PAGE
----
TC: Can you talk about who some of your clients are?

SM:  We have some law firm users. We have a prominent product innovation company. Fifteen companies from the last YC class signed up, too. [President] Sam [Altman] loves what we’re doing.

TC: Can I ask how you came up with the brand Naming Matters? I’ve talked with branding agencies in the past that say most early firms in a space use something that literally describes their business, like Facebook. Brands start getting crazier sounding the more crowded a space grows.

SM: It’s a pun. Naming does matter, but also, if you’re a lawyer, you call a legal topic a matter. What do you think? [Laughs.] We’re supposed to be good at this!

Google is the latest company to brush off most of the Wikileaks vulnerabilities

Wikileaks dumped thousands of alleged CIA documents online yesterday that contained lists of vulnerabilities in popular tech products, sending companies scrambling to make sure their security patches were up-to-date. But as companies reviewed the documents, it became clear that most of the vulnerabilities they contained were outdated.

Apple first dismissed the majority of the listed iPhone vulnerabilities in a statement last night, and now Google and other firms are following suit.

“As we’ve reviewed the documents, we’re confident that security updates and protections in both Chrome and Android already shield users from many of these alleged vulnerabilities. Our analysis is ongoing and we will implement any further necessary protections. We’ve always made security a top priority and we continue to invest in our defenses,” Google’s director of information security and privacy Heather Adkins said in a statement.

Finding flaws in iPhones and Android devices was important to the CIA’s mission of surveilling targets because the security problems could allow the agency to eavesdrop on users’ communications.

It’s important to note that, although Google and Apple both say that most of the vulnerabilities are fixed, that doesn’t mean all of them are. Users concerned about the security of their devices need to make sure they’re updating to the latest software to get all of the security patches.

The Wikileaks disclosure has reignited a debate over whether U.S. intelligence agencies should disclose software vulnerabilities to companies so they can be fixed, or hoard them so they can be used for spying.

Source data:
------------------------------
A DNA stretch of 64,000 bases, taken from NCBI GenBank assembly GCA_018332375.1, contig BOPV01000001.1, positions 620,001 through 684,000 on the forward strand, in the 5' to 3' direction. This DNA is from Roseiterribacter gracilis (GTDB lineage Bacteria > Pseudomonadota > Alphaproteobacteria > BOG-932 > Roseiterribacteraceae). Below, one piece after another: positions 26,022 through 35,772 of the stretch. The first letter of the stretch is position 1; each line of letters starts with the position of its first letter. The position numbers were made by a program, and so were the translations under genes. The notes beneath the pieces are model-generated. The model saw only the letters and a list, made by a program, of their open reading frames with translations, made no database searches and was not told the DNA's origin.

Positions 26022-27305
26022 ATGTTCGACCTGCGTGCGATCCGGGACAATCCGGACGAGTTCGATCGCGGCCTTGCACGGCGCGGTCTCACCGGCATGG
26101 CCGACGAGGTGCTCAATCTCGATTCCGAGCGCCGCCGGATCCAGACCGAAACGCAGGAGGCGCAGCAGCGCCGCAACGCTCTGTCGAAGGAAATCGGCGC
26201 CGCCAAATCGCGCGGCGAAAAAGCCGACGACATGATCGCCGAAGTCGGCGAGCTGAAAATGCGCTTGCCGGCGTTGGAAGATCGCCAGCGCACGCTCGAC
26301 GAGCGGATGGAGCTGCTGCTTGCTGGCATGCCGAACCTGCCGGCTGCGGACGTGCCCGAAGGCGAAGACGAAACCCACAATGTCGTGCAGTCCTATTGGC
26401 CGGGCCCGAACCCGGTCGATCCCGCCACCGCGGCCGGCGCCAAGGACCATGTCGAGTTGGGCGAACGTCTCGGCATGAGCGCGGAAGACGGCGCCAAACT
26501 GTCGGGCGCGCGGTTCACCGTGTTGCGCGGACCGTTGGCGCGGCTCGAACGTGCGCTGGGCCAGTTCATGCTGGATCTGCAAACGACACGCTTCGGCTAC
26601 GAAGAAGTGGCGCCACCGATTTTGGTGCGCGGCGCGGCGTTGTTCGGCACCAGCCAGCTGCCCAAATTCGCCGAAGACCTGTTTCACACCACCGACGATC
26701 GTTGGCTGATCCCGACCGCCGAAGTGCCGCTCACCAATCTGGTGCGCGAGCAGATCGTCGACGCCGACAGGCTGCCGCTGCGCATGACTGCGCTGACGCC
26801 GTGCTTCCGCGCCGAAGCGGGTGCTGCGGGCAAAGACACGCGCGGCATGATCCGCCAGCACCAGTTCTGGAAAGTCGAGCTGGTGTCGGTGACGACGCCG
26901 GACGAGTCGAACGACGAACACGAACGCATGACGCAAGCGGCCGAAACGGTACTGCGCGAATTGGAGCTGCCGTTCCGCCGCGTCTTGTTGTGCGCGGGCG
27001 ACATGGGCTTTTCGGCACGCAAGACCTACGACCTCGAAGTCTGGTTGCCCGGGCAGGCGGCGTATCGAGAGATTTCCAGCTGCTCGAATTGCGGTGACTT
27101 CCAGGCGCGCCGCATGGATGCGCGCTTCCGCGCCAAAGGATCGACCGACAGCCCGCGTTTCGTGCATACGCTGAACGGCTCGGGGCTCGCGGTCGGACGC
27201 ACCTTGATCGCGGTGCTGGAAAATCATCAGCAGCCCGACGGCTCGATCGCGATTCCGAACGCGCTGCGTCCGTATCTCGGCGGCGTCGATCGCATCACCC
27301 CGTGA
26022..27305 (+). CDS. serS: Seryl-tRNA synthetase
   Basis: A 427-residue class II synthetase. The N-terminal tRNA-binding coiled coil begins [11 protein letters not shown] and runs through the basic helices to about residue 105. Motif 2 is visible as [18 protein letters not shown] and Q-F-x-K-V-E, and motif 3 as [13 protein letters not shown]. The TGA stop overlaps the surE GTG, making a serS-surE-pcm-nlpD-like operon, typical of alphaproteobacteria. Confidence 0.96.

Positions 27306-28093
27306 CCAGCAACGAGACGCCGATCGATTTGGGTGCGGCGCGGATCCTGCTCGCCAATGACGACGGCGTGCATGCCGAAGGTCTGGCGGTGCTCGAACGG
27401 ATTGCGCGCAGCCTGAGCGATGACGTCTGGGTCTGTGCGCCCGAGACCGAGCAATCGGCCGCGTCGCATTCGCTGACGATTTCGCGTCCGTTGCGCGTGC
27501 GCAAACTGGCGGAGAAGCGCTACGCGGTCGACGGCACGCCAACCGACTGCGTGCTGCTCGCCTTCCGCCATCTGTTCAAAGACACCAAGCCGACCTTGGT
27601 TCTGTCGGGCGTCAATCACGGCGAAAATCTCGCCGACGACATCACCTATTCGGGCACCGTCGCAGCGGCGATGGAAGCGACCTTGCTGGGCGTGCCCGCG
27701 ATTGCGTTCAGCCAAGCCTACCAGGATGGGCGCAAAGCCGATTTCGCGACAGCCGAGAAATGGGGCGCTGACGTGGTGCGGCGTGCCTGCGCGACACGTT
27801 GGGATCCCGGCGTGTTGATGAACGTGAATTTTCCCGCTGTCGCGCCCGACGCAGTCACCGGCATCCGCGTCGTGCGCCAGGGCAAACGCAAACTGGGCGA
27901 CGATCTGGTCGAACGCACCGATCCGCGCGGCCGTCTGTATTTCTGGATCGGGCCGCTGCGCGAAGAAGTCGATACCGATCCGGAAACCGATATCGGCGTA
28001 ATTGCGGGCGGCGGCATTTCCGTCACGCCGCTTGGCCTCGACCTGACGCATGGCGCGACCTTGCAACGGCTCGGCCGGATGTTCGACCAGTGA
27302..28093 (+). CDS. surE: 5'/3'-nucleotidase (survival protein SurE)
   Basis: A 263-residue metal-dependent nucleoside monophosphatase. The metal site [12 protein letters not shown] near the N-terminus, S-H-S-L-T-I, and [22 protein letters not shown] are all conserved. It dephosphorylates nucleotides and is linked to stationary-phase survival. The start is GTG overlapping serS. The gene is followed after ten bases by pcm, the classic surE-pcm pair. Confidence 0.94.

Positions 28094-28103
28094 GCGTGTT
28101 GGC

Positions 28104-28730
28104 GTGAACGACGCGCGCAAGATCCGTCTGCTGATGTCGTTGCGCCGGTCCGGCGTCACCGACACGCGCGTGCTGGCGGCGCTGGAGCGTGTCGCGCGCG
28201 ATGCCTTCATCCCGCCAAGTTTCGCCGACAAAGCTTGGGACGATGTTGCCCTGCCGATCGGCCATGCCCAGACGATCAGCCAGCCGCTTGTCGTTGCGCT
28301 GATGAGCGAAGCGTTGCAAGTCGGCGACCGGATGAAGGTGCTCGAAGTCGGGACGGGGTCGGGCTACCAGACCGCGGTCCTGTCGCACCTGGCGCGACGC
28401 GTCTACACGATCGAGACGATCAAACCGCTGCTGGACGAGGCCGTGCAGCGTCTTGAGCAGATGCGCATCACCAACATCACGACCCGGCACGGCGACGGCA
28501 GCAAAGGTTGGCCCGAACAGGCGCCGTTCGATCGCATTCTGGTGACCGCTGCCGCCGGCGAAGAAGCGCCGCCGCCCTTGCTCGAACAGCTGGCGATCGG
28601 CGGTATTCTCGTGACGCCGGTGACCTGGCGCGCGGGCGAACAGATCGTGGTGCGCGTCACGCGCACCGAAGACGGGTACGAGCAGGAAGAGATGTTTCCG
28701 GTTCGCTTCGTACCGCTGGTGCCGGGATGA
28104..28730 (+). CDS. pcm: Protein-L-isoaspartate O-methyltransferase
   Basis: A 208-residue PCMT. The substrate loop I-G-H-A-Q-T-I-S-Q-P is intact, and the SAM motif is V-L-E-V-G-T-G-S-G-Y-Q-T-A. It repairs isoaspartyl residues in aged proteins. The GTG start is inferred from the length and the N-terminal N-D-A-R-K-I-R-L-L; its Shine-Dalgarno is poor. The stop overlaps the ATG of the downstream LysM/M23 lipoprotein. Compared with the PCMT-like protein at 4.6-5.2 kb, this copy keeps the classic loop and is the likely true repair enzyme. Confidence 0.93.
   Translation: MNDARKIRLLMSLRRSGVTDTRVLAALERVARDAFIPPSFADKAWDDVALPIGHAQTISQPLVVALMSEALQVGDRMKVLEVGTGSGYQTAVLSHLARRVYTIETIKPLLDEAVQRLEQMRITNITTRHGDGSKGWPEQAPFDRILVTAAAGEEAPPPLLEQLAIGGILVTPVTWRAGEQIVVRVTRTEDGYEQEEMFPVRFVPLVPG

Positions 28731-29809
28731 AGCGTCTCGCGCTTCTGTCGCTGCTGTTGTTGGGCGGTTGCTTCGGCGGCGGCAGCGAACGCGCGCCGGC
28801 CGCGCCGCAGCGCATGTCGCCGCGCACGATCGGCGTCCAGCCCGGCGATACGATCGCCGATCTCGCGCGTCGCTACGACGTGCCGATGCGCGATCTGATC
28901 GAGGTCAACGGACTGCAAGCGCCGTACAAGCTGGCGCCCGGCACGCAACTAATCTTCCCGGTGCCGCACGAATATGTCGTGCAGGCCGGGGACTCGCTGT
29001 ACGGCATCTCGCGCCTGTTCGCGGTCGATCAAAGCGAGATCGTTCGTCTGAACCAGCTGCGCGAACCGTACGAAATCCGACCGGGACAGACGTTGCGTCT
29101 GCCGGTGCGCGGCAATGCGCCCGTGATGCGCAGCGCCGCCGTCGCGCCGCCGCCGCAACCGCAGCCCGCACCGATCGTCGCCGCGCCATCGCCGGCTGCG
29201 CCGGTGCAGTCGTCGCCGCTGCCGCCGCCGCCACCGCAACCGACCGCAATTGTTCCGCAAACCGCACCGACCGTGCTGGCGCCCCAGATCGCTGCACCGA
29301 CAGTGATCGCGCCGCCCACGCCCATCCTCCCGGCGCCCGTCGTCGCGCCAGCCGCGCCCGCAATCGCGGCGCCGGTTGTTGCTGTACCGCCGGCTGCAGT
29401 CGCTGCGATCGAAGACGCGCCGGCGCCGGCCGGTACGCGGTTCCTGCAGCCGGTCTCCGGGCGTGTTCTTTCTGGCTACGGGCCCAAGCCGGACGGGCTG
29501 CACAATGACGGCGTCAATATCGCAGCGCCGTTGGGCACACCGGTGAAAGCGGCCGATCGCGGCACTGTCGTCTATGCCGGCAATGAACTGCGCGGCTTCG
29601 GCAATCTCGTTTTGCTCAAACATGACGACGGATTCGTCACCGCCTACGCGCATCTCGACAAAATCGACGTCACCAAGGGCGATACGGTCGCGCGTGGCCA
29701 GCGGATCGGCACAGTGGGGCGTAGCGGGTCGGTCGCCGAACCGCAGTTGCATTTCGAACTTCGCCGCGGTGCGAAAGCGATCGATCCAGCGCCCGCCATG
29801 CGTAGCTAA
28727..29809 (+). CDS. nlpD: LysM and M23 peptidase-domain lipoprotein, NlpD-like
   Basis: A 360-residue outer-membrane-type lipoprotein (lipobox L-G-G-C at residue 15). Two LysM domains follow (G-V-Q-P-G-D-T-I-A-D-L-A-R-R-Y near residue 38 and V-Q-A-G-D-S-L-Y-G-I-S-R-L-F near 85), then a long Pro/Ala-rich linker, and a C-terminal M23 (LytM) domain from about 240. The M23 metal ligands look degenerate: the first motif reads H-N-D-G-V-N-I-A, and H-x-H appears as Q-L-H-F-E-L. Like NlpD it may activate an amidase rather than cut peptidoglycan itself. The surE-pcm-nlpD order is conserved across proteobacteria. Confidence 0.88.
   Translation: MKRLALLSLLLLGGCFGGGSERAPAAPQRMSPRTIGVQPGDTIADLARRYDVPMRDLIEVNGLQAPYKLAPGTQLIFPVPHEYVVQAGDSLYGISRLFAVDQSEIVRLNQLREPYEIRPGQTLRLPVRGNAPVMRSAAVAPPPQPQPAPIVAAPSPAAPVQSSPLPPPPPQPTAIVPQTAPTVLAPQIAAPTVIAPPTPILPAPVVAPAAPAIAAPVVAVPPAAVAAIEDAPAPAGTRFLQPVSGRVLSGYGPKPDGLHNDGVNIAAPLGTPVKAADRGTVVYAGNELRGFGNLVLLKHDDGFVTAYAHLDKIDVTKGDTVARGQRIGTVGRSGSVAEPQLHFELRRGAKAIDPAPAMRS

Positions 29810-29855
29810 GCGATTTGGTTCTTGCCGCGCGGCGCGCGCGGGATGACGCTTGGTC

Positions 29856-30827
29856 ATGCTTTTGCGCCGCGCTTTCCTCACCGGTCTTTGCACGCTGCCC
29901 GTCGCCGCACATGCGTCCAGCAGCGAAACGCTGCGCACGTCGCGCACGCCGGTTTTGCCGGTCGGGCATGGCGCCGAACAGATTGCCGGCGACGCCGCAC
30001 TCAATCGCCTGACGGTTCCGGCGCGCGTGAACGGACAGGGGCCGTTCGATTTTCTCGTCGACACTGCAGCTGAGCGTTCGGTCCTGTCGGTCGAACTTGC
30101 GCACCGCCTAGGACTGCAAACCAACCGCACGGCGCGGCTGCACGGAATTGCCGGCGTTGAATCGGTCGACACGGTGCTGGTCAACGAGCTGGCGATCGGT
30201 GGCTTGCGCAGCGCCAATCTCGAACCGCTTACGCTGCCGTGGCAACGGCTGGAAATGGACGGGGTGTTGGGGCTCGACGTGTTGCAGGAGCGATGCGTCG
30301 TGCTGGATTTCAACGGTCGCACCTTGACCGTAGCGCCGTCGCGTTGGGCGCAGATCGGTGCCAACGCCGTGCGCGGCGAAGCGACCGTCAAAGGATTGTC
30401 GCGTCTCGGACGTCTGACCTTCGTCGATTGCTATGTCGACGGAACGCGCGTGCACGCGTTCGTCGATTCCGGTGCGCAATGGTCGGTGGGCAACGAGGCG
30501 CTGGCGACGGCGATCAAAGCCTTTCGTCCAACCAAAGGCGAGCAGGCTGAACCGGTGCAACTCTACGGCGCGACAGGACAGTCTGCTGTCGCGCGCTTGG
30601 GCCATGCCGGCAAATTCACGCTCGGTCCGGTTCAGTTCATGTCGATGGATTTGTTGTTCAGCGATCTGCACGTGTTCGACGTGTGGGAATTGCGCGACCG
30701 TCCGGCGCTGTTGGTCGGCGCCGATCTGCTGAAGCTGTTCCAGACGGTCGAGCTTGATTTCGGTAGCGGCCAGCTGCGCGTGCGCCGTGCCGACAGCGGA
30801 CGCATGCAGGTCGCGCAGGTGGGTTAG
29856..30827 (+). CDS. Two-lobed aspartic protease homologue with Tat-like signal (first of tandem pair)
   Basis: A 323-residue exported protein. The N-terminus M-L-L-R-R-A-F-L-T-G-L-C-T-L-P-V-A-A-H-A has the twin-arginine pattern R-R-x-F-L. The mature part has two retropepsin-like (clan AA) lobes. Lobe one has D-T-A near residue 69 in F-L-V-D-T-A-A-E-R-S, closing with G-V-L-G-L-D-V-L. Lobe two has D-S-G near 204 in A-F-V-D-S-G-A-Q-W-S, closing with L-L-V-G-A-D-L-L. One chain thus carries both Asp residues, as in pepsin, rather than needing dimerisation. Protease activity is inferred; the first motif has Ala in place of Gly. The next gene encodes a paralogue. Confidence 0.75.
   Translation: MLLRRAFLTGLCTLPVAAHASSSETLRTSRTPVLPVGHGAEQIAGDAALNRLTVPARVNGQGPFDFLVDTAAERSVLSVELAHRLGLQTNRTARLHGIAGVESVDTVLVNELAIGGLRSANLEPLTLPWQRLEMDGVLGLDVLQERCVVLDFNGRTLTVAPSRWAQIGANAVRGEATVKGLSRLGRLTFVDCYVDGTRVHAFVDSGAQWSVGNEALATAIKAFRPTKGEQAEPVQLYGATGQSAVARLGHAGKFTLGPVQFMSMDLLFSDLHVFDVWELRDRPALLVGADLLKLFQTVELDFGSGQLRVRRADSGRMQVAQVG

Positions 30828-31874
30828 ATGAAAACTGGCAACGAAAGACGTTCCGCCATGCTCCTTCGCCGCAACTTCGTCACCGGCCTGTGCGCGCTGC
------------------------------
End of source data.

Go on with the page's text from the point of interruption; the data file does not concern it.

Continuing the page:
Mozilla’s chief legal and business officer Denelle Dixon highlighted the importance of disclosure in conversation with the New York Times. “The C.I.A. seems to be stockpiling vulnerabilities, and WikiLeaks seems to be using that trove for shock value rather than coordinating disclosure to the affected companies to give them a chance to fix it and protect users,” Dixon said. “Although today’s disclosures are jarring, we hope this raises awareness of the severity of these issues and the urgency of collaborating on reforms.”

 Many tech industry advocates believe that the government has a responsibility to protect American businesses and consumers by notifying companies of security flaws, rather than keeping them secret and exploiting them. The Obama administration pushed a vulnerabilities equity process to help government agencies determine when to disclose vulnerabilities to companies, but the Wikileaks documents raise questions about whether the VEP is effective.

“The White House vulnerabilities equities process spells out what the government should be doing when it comes into possession of 0-days,” Alex Rice, chief technology officer of HackerOne, told TechCrunch. “It’s unclear if it’s been honored properly in this case. Were these vulnerabilities handled in the way outlined by the previous administration? And if not, what do we do about that? Was the process illegitimate to begin with? It’s restarting a conversation we thought we had a clear answer to.”

Rice, who worked on Facebook’s security team before helping launch the bug bounty platform HackerOne, said the vulnerabilities Wikileaks reported in Samsung smart TVs had a personal impact on him: Wikileaks claimed the CIA spied on targets through their TVs, and Rice has a Samsung TV facing his bed. “I’m not worried about the CIA eavesdropping on my television. If the CIA is going to conduct espionage on me, they have more than enough means to do so. What I am concerned about, if the U.S. government knows I have vulnerable tech in my bedroom, that has direct implications to my privacy. That’s something I should know about as a taxpayer,” Rice explained.

After all, if the CIA discovers a security vulnerability in a popular product, it’s only a matter of time before hackers or other nations’ spy agencies find it too. The CIA knew it had been breached late last year, according to a Reuters report, which calls into question why Apple, Google, Samsung and others weren’t alerted sooner.